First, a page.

Faced with the daunting challenge of climbing out of a two-games-to-none deficit in their opening round playoff series, the Leafs took the first step in defeating Boston 4-2 in Game 3 on Monday night. In a thoroughly entertaining outing, Toronto looked less like the proverbial ‘deer caught in the headlights’ and instead used a combination of speed and grit to climb back into the series.
- James van Riemsdyk opened the scoring in the first period, just seven seconds into the power play after the Bruins were improperly called for delay of game. Considering that Boston scored an offside goal in Game 1, this was the karmic even-up break that Toronto needed.
- Patrick Marleau scored a pair of goals off the rush; one in the second period after converting a cross-ice pass from Mitch Marner, plus the insurance marker in the third period, speeding down the left wing.
- Auston Matthews scored his first goal of the playoffs – the eventual game-winner after the Leafs pinned Boston’s top line deep in their own end.
- The Bruins’ top line of Patrice Bergeron, David Pastrnak and Brad Marchand was held off the scoresheet after combining for 20 points in the first two games.
- Frederik Andersen rebounded from a shaky first half of the game to seal the win for his team with more than a few key third period saves, none more spectacular than a paddle saving, diving to his right, to rob Pastrnak with Tuukka Rask on Boston’s bench late in regulation.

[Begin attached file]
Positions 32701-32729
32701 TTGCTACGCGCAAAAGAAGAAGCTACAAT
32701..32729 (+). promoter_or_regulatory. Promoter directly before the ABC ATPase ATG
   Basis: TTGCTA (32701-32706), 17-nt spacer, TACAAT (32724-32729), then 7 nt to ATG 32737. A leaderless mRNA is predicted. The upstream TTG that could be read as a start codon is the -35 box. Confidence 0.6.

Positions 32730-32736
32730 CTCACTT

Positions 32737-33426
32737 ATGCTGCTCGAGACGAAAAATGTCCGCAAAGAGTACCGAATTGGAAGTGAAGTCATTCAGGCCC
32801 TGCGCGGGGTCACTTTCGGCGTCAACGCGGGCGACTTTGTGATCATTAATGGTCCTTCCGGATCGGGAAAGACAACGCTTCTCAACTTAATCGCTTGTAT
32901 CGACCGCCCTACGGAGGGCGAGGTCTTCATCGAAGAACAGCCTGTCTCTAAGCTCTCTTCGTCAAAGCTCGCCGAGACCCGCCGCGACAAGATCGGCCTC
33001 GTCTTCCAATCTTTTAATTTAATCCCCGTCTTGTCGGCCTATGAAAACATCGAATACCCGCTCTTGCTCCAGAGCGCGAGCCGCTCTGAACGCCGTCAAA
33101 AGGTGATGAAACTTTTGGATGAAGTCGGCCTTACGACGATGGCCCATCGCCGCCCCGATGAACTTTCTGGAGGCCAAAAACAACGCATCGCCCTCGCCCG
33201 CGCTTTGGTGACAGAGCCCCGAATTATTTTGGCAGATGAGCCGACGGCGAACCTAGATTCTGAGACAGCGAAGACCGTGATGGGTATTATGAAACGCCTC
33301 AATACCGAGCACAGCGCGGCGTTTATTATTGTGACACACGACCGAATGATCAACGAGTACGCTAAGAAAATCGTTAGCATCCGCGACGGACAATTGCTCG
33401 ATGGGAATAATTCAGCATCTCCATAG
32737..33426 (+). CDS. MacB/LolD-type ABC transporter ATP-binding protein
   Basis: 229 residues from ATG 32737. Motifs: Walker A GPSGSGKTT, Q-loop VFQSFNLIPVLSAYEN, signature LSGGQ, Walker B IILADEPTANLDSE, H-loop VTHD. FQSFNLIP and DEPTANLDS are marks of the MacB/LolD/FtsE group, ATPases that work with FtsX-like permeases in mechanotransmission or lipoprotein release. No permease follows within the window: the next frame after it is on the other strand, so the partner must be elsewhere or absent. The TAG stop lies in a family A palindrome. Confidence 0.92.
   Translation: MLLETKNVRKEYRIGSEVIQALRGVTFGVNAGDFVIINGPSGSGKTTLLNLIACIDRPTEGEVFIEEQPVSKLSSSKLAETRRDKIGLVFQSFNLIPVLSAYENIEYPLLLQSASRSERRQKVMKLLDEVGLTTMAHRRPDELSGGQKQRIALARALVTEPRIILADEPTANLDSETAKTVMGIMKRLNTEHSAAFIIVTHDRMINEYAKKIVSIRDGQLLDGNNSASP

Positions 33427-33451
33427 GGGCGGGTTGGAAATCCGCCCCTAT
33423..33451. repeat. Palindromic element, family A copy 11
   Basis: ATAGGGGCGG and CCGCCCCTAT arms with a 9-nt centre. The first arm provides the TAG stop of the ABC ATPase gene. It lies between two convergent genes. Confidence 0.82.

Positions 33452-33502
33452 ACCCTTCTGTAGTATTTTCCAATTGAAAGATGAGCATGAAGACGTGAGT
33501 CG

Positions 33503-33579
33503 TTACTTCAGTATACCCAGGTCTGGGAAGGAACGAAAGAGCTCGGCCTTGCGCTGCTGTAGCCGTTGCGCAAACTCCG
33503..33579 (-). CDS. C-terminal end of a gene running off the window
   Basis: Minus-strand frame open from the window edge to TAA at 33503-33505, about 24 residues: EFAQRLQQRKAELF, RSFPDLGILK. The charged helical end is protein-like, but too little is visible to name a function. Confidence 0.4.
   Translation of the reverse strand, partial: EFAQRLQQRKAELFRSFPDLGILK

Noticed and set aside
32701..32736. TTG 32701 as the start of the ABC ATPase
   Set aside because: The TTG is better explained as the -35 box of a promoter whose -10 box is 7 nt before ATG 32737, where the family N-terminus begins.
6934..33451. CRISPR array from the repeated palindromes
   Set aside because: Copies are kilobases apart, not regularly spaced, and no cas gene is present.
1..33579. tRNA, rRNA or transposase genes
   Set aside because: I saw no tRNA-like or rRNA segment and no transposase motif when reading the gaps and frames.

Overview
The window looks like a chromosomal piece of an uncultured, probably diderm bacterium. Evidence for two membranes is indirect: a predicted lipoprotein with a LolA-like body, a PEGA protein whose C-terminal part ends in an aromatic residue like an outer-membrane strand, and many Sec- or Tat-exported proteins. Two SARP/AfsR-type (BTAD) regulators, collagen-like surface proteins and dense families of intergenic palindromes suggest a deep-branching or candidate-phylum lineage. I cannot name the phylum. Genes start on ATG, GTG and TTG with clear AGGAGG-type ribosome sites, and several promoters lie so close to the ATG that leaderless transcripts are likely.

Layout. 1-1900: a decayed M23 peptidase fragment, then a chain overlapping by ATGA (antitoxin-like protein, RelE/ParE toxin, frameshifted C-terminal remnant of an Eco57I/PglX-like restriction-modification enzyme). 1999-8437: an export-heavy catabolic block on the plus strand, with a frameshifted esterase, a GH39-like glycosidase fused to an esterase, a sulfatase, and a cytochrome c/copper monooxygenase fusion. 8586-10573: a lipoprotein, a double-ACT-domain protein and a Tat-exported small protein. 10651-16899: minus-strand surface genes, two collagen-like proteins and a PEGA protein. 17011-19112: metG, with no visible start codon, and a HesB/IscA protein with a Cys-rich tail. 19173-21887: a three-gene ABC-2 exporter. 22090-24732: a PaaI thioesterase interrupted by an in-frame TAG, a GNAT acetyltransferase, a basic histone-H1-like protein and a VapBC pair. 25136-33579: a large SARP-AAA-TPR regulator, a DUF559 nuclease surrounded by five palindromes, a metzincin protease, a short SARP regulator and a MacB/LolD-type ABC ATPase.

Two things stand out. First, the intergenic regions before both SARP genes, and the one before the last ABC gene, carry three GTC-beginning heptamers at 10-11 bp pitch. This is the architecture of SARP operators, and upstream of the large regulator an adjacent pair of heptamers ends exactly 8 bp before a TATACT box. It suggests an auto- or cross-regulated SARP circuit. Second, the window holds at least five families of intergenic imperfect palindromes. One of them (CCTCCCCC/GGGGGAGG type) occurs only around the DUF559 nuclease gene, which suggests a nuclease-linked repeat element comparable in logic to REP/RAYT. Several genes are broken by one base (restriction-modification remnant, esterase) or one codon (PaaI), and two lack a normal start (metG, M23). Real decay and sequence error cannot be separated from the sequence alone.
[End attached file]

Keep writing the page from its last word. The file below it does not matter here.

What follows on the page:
- Leafs coach Mike Babcock said “I thought that was a real big save for Freddie and it’s important – Freddie has been one of our best players all year and we need him to be good.”
- Zach Hyman earned the applause of the 19,663 fans in attendance at ACC with a thundering hit on Brad Marchand.
- Toronto was able to earn the victory despite their habitual defensive lapses. Kasperi Kapanen and Jake Gardiner were guilty of turning the puck over in the middle of the ice, in the most glaring examples.
- Kapanen appears snake-bitten while getting his share of scoring chances. Coming off a Game 2 outing in which he hit the goal post, Kapenen was foiled on a breakaway by fellow countryman Rask in Game 3, then later in the game, (what else?) hit the goal post.
- Toronto was lucky to come out of their only penalty kill unscathed, thanks to Andersen’s heroics. They improved to 6-for-11 for the series, but are thoroughly subpar in execution, in this aspect.
- The two goals that Andersen gave up, second period tallies by defencemen Adam McQuaid and Zdeno Chara, were both stoppable shots that the netminder should have had. Toronto needs Andersen to be at his third period, acrobatic best in order to have any post-season success.